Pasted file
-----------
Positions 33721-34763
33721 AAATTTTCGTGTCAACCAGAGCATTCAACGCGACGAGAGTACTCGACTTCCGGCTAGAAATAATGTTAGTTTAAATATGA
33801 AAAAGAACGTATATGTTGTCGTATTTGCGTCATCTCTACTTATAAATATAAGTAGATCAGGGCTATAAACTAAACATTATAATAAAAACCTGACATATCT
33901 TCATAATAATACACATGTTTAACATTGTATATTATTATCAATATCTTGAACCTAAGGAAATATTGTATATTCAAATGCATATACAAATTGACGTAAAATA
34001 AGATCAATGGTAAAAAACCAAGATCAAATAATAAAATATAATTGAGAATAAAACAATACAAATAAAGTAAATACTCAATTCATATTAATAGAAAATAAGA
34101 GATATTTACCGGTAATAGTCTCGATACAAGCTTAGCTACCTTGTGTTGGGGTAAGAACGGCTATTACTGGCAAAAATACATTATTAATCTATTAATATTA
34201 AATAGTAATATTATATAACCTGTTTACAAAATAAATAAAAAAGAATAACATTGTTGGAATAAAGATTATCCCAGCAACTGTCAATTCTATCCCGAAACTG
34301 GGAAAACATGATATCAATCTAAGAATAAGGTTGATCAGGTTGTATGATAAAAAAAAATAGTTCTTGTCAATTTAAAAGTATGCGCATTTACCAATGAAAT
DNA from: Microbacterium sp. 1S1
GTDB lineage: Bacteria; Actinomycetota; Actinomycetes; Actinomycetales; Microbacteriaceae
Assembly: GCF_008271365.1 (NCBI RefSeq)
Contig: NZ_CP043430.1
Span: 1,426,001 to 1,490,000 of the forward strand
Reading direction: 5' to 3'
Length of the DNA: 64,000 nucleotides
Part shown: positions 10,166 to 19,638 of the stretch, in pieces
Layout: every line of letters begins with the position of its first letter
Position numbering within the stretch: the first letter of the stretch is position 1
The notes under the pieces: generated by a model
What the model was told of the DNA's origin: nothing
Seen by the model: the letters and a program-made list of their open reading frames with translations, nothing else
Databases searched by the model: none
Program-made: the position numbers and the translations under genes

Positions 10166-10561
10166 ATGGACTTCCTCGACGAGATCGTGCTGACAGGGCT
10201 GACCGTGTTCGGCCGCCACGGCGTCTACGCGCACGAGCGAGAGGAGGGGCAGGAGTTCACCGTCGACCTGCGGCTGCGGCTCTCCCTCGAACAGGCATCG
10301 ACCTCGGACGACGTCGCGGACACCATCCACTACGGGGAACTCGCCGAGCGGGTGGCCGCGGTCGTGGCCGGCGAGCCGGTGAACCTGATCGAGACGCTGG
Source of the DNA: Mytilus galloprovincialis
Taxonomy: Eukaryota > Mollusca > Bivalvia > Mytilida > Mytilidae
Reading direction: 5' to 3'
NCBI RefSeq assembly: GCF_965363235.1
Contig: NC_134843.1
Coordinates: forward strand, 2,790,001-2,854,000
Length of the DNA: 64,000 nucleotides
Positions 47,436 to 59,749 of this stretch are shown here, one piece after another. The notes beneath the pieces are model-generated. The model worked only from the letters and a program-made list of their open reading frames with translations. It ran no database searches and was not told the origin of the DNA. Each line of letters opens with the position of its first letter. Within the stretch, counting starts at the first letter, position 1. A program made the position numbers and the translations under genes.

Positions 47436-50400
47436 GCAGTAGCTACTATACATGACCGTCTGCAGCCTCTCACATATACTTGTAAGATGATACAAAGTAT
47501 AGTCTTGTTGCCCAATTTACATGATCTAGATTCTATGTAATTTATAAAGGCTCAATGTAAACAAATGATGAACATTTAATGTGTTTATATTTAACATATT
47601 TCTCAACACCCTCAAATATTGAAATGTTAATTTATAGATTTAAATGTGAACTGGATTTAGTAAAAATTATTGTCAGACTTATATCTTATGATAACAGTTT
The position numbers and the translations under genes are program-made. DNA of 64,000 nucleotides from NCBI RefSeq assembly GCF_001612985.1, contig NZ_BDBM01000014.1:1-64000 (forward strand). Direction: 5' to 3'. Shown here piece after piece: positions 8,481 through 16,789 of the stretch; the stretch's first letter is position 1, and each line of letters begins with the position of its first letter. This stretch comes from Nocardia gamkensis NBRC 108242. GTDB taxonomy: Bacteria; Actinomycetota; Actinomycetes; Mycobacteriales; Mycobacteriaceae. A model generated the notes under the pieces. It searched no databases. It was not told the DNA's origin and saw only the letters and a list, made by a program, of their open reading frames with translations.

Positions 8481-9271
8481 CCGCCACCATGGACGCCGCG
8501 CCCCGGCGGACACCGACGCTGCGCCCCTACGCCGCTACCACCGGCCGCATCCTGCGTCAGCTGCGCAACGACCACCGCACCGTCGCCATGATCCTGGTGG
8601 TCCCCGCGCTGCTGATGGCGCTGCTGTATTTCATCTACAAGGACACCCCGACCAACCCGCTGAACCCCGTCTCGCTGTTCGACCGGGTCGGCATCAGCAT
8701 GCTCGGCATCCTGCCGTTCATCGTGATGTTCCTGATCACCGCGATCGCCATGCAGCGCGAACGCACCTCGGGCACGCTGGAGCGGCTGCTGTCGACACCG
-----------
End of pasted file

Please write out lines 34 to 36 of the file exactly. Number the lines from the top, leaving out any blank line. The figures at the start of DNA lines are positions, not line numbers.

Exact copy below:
Length of the DNA: 64,000 nucleotides
Positions 47,436 to 59,749 of this stretch are shown here, one piece after another. The notes beneath the pieces are model-generated. The model worked only from the letters and a program-made list of their open reading frames with translations. It ran no database searches and was not told the origin of the DNA. Each line of letters opens with the position of its first letter. Within the stretch, counting starts at the first letter, position 1. A program made the position numbers and the translations under genes.

Positions 47436-50400